Seem to be having a recurrent infection that I need some help knowing where the likely culprits are. I bottle my beer, is great for a couple of months then the bottles over carbonate. No explodey ones but they gush. I've been burping the bottles to save them but it's a bloody hassle. Doesn't seem to be every batch, maybe every second one. Beer tastes fine, no sourness, just over carbed.

I use a keggle, transfer via pump to mash tun eski. Then use a bag to lift it, then back to the keggle for the boil. Then a counterflow chiller to cool. Then into fermenting bucket to ferment. Then siphon off to a bottling bucket and use the tap and bottling wand to fill.

I've replaced the bucket tap, but still have a gush batch. What else are likely places wild yeast might hide in my set up?
I had the same problem and a commercial craft brewer put me right! I use napisan to soak the bottles before bottling. Just about a ¼ teaspoon per bottle in about a third of a bottle of water. I then bought a spigot which screws onto the tap and sends a high pressure jet into he base of each bottle. I actually use this after each bottle has been opened and drunk but I also use it after soaking with napisan. Here's a link Faucet Jet Carboy and Beer Bottle Washer Hope this helps. I actually applied this technique to all buy bottles over a couple of months to make sure they were all treated before use and it worked!
 
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I had the same problem and a commercial craft brewer put me right! I use napisan to soak the bottles before bottling. Just about a ¼ teaspoon per bottle in about a third of a bottle of water. I then bought a spigot which screws onto the tap and sends a high pressure jet into he base of each bottle. I actually use this after each bottle has been opened and drunk but I also use it after soaking with napisan. Here's a link Faucet Jet Carboy and Beer Bottle Washer Hope this helps. I actually applied this technique to all buy bottles over a couple of months to make sure they were all treated before use and it worked!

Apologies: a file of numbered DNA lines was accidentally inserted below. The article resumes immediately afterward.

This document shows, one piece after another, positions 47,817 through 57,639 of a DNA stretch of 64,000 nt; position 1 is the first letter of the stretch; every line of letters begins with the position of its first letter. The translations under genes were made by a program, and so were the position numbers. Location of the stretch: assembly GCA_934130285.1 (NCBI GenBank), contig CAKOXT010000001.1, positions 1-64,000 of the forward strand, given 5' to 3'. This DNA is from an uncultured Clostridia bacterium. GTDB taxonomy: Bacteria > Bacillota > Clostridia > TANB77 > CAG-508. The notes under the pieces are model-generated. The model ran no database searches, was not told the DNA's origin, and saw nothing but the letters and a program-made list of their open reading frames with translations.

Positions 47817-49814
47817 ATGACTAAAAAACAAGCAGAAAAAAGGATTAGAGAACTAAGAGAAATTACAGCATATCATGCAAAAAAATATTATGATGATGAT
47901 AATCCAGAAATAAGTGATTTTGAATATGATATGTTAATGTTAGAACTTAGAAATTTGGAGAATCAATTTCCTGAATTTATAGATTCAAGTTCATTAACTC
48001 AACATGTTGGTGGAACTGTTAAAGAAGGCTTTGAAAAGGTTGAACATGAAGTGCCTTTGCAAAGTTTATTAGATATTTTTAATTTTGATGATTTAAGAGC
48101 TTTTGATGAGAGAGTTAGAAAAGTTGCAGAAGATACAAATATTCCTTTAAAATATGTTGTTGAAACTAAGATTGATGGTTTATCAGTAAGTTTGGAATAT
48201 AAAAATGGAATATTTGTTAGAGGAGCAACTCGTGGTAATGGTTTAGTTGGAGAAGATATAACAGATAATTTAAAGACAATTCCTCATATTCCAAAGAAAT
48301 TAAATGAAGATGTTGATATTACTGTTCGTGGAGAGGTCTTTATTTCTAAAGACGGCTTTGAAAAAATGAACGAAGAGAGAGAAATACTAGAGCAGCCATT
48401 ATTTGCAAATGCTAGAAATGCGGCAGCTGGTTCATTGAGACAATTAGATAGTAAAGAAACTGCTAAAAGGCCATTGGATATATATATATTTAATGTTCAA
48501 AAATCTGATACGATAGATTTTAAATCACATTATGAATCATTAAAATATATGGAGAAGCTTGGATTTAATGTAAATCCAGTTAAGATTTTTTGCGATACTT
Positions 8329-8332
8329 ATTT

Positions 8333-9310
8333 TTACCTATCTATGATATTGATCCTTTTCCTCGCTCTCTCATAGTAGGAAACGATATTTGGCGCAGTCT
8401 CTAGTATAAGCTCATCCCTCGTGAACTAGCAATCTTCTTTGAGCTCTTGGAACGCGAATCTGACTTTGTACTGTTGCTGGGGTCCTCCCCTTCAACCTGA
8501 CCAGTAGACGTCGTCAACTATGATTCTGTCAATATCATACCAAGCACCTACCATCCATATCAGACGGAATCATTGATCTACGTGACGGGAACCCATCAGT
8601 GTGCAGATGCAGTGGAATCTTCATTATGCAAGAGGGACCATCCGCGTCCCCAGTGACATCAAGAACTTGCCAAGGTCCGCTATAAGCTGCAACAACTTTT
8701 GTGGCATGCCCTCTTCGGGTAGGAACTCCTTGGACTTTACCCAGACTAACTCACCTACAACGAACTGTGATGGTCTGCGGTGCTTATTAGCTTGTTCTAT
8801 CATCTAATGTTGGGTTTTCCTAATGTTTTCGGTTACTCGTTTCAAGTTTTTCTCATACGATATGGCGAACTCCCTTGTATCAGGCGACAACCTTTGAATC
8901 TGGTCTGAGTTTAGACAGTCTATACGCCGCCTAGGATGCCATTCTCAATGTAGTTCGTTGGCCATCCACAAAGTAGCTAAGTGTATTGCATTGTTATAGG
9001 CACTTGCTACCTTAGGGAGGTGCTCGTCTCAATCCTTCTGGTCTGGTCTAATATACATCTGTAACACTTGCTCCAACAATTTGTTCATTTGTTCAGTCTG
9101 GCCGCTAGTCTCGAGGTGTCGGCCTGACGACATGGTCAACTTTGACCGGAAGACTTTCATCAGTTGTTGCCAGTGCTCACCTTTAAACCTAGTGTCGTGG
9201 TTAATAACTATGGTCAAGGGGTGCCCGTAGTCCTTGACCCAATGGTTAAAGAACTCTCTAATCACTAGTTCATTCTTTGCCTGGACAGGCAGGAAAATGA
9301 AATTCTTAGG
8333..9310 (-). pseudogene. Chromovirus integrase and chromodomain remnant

Napisan is percarbonate + detergent. Brew shops sell straight percarb, which I leave in the equipment for some time before draining. On other boards I've seen people who used it and still had infection. Much depends on the specific microorganism at fault and equipment material.
 

MHB

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The old "Gusher Bug"
Truth is these infections are vanishingly rare, especially in Australia (wrong climate), they are also somethin professional maltsters test for and dont ship to customers. So unless your malt is really badly stored I would be looking elsewhere.

Most common cause is bad brewing practice, anyone reculturing yeast is well advised to look there first.
Next most common is Beer Stone in the bottles. Unless you have at least 3.5 times more Calcium than Oxalate you will quite quickly build up Ca-Oxalate crystals in your bottles, they make great nucleating points and will cause gushing. Beer stone is also a great place for infections to lurk.
Good idea to use an acid cleaner on all fermentation and packaging equipment (inc bottles) and no StarSan isn’t acid enough. Vinegar from Woollies/Coles/Aldi... should do the job.

Odds on, if your yeast is recultured you don’t have as big or as healthy a population as you think.
Mark
 

An Ankoù

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Just been reading about an almost identical issue on the UK forum. While this only applies to dry hopping or hop teas and the like, it's certainly a possibility. This was my post:

I just opened Scott Janish' book at random and came across Ch. 9 on hop creep. It would seem that the enzymatic action resulting from dry hopping can carry over into the bottles so that the enzymes in the hops degrade residual dextrins into fermentatble sugars and result in overcarbonation. He reports no fewer than 4 such enzymes in Cascade hops, including amyloglocosidase, alpha and beta amylases and one other. An interesting chapter and well worth a read if you've got the book.

Of course there is a difference between overcarbonation and gushing. Something to do with the size and quality of the bubbles.